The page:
[21] Scales, The Emergence of Feminist Jurisprudence, supra note 12, at 1387.

[22] Sheila James Kuehl, For the Women’s Reach Should Exceed her Grasp, or How’s a Law Journal to be Born?, 20 Harv. Women’s L.J. 5, 5 (1997).

[23] Id. at 8.

[24] Id. at 9.

[25] Id. at 11.

[26] Id.

[27] Scales, Surviving Legal De-Education, supra note 13, at 264.

[28] Johnson & Scales, Seven Reasons Why We Sing, supra note 3, at 439.


VAWA Reauthorization—It’s More Than Politics

VAWA Reauthorization—It’s More Than Politics

Caitlin Pratt*

The keynote speaker at this year’s Harvard Journal of Law and Gender symposium, Transcending Barriers: Strategies for Change in Transgender Rights, was Professor Dean Spade. In the context of discussing his approach as a scholar and practitioner, which he calls critical trans politics, Professor Spade questioned what he calls the U.S. narrative that law change (law reform) is the answer for groups experiencing violence and marginalization.[1]

Professor Spade acknowledged the reality that changes are generally made incrementally but cautioned us to measure our incremental steps thoughtfully.[2] He offered examples of questions we can ask ourselves to help us determine whether a particular change is really a step forward or if it will actually move the law in the wrong direction.[3] They are:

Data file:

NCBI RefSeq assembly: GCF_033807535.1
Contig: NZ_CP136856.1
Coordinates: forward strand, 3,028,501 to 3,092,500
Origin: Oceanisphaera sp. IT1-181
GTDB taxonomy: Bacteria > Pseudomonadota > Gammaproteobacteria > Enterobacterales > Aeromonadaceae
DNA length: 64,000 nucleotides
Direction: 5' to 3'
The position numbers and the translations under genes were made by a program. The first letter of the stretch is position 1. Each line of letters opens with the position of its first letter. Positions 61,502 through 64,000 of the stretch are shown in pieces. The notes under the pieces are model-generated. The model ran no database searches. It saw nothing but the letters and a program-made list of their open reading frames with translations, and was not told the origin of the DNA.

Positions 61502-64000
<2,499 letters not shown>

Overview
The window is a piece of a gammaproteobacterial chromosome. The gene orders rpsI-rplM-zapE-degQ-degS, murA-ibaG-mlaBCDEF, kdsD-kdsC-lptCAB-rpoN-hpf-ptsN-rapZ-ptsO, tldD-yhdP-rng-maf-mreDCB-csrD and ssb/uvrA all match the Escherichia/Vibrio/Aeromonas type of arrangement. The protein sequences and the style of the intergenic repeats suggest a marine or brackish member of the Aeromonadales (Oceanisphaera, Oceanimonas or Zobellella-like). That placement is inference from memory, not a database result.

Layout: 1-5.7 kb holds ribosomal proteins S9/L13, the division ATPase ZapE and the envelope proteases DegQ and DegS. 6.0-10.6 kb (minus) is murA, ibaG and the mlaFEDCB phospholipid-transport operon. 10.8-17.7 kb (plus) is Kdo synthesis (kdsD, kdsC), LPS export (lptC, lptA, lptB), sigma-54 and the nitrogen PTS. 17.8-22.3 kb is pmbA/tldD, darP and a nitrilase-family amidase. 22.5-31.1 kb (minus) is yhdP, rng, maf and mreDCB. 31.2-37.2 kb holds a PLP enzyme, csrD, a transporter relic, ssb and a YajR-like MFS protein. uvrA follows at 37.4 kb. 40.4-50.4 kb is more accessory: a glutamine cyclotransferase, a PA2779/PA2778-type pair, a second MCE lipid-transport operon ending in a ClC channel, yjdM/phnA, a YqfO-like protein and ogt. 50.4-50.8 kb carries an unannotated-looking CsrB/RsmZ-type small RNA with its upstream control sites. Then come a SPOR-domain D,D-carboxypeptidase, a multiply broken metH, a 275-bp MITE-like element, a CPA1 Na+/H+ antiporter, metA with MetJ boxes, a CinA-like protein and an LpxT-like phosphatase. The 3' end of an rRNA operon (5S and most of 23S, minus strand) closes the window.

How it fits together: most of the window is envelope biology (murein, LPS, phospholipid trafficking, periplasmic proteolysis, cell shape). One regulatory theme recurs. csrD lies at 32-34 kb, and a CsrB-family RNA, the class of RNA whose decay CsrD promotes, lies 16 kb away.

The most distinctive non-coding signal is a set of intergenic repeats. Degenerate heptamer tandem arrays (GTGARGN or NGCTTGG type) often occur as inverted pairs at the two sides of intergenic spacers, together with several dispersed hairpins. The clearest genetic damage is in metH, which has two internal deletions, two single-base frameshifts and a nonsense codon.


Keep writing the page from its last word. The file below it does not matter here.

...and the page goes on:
• Are we leaving anybody out? Are we dividing the constituency? Are we leaving out some of the most vulnerable people?
  • Will this provide actual relief? Or is it just window dressing to make the state or the system look better?
  • Will this build or expand harmful systems? Or will it help dismantle them?[4]

The recent debate in Congress over the reauthorization of the Violence Against Women Act (VAWA) brought the importance of this analysis into striking relief for me. Below, I will provide some background on VAWA and the debate over its reauthorization this year. I will then analyze the differences between the competing bills in terms of the questions set forth by Professor Spade.

What is VAWA?

President Bill Clinton signed the original Violence Against Women Act[5] on September 13, 1994.[6] VAWA was the first federal legislation that acknowledged domestic violence and sexual assault as crimes.[7] It also included a provision giving victims the right to sue their attackers in federal court, but this was struck down by the Supreme Court in United States v. Morrison.[8] In addition, the law provided federal resources to encourage community-coordinated responses to violence.[9]